) Ross gave short shrift to Scalia's own subsequent explanation for both his absence at the swearing-in and attendance at the event:
At a press conference, almost two weeks later, Scalia was not inclined to tell reporters his whereabouts during Roberts' swearing-in.

"I was out of town with a commitment that I could not break, and that's what the public information office told you," he said.

It "doesn't matter what it was. It was a commitment that I couldn't break," Scalia continued when questioned further.
In addition to impugning Scalia, Ross could not resist the temptation to attack Scalia's fellow associate justice, Clarence Thomas, by noting that Thomas "has received tens of thousands of dollars in valuable gifts, including an $800 leather jacket from NASCAR, a $1,200 set of tires, a vacation trip by private jet, and a rare Bible valued at $19,000." (Conspicuously absent was any discussion of gifts that may have been received by other justices. And one also has to wonder what ABC News found most distasteful: Was it that Thomas was receiving gifts, or was it that one of those gifts happened to have been a Bible?)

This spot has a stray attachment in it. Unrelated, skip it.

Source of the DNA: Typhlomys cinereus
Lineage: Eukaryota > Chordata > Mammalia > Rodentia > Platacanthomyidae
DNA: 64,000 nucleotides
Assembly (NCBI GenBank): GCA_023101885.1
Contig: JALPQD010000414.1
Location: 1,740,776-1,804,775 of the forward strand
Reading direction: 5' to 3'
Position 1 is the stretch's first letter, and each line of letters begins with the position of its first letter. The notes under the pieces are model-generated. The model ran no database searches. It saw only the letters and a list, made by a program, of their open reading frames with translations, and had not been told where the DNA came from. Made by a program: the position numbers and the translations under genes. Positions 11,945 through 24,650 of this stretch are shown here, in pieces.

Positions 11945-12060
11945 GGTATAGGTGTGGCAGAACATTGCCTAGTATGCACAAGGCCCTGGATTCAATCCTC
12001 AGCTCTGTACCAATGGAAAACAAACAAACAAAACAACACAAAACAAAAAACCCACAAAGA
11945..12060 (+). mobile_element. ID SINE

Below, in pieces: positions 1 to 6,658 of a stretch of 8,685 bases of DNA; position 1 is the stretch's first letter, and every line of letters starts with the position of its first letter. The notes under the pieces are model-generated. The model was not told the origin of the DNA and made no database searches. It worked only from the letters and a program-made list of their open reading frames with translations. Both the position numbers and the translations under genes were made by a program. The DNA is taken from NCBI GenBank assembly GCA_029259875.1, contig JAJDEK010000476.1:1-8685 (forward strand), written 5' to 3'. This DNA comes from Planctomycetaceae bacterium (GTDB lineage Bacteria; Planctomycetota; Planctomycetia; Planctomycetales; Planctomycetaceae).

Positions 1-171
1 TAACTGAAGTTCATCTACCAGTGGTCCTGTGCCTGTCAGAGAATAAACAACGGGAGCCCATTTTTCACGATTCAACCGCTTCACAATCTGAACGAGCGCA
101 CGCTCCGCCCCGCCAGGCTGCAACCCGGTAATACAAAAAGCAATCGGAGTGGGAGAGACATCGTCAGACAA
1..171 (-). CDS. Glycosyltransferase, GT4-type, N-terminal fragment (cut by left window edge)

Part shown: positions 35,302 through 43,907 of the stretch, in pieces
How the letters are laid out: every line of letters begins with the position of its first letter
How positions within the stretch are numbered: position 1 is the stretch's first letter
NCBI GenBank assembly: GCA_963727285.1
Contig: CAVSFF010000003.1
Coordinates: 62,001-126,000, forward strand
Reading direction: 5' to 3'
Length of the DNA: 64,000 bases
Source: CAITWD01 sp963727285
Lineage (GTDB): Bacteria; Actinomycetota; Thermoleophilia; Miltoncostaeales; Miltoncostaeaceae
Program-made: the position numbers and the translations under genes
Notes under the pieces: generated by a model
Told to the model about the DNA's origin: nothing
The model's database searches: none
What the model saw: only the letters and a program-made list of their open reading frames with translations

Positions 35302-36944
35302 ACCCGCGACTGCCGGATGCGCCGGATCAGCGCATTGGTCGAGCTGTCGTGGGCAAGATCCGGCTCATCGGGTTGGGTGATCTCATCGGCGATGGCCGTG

ABC News concluded its "news" story by noting that "[a] spokesman for the Federalist Society also declined to comment."

Basically, what ABC News tried to do was mask ideological slander as investigative journalism. It directly criticized Justices Scalia and Thomas for (in its view) improperly being influenced by trips and gifts, respectively, and indirectly criticized Chief Justice Roberts by implying that he would be accepting of undue influence upon the Court in the future.